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Dunigan v. CDCR

United States District Court, E.D. California

January 8, 2020

KEVIN DUNIGAN, Plaintiff,
v.
CDCR, et al., Defendant.

          ORDER AND FINDINGS AND RECOMMENDATIONS

          ALLISON CLAIRE UNITED STATES MAGISTRATE JUDGE

         Plaintiff is a state prisoner proceeding pro se with a civil rights action pursuant to 42 U.S.C. § 1983. On December 20, 2019, the undersigned filed findings and recommendations that recommended plaintiff's motion to proceed in forma pauperis be denied on the ground that plaintiff had accrued three strikes under 28 U.S.C. § 1915(g). ECF No. 5. Plaintiff has objected to the findings and recommendations on the ground that one of the cases identified, Dunigan v. California Department of Corrections, E.D. Cal. No. 2:01-cv-1591 WBS JFM, is not a strike because he was not incarcerated at the time he filed the complaint in that case. ECF No. 7 at 1-2. He does not raise any objections related to the other two cases identified as strikes or to the finding that he failed to allege facts demonstrating imminent danger of serious physical injury.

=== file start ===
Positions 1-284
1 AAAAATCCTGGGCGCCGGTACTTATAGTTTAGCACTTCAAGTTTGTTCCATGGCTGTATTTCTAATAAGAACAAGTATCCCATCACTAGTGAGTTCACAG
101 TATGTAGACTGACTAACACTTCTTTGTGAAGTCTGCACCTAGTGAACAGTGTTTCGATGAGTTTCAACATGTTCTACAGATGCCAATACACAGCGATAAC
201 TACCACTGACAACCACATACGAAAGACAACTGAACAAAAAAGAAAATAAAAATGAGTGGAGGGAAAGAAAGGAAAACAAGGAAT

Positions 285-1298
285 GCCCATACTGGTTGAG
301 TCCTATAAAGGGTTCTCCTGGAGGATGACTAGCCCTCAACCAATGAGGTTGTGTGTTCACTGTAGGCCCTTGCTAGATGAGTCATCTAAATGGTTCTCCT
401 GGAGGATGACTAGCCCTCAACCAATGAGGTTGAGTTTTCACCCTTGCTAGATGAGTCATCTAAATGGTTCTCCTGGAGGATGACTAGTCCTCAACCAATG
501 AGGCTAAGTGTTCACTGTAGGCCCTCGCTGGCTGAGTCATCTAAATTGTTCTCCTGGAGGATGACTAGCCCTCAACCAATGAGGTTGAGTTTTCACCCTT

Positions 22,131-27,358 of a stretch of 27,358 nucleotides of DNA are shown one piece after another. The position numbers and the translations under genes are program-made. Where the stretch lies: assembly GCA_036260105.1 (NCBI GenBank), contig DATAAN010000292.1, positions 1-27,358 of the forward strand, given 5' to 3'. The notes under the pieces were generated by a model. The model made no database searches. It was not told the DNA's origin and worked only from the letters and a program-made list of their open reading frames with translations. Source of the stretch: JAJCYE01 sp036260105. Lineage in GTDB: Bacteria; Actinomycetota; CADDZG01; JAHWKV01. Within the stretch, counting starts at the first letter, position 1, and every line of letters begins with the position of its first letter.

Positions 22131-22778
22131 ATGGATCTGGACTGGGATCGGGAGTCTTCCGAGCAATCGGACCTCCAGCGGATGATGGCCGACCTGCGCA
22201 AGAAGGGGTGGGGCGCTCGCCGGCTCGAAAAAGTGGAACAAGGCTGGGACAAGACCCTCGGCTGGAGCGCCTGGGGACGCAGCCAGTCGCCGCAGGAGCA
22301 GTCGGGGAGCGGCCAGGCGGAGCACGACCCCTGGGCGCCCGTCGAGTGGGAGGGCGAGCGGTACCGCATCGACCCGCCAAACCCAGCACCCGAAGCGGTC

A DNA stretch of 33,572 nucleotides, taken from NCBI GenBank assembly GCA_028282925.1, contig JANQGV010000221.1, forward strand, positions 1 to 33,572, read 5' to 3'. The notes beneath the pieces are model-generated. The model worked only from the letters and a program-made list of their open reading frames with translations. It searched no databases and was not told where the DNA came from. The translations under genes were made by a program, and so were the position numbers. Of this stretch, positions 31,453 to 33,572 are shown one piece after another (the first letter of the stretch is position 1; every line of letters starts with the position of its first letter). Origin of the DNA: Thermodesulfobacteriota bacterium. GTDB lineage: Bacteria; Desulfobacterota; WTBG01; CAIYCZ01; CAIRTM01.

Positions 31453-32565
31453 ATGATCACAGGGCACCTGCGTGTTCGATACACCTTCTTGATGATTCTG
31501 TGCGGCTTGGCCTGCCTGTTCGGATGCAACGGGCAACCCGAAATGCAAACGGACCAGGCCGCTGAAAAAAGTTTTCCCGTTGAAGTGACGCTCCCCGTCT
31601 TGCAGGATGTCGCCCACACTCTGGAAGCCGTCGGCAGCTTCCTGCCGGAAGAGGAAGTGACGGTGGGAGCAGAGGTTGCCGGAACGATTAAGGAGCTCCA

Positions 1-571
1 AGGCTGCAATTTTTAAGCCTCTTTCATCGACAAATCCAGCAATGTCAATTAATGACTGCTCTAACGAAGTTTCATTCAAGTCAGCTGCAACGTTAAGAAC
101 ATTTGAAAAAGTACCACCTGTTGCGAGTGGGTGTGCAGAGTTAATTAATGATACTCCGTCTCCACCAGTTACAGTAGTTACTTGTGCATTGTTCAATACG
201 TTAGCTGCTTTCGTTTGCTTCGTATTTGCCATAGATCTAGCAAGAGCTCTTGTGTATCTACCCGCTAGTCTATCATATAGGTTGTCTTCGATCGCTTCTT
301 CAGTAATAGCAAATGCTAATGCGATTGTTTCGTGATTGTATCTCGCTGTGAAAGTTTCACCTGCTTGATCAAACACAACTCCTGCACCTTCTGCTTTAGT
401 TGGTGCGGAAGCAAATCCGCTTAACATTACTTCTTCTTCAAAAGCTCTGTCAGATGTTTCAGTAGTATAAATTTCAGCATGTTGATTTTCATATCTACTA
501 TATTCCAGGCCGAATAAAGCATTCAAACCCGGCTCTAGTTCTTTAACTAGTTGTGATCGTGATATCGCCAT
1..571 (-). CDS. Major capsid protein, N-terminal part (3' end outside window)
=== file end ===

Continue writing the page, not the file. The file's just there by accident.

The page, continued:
Assuming that plaintiff was not in custody at the time he filed the complaint in No. 2:01-cv-1591 WBS JFM, he is correct that that case cannot count as a strike. The December 20, 2019 findings and recommendations will therefore be withdrawn. However, the court has identified another case, Dungan v. United States, E.D. Cal. No. 2:10-cv-2965 MCE EFB, which was clearly initiated while plaintiff was incarcerated and was dismissed on grounds that constitute a strike. Accordingly, the undersigned will once again recommend that plaintiff's motion to proceed in forma pauperis be denied.

         Also pending before the court is plaintiff's motion for miscellaneous relief styled as a “sovereign motion invoking global street kraft upon stayed release and criminal enforcements.” ECF No. 6. The motion states that it “arrises [sic] out of a dual intentionally false and erroneous Sacto., County convictions . . . both of which are ‘freestanding actual innocence claims.'” Id. at 1. The motion appears to be a mishmash of multiple motions and documents covering a variety of issues and is comprised predominately of citations to various statues without any cognizable request for relief. The motion will therefore be denied.

         I. Three Strikes Analysis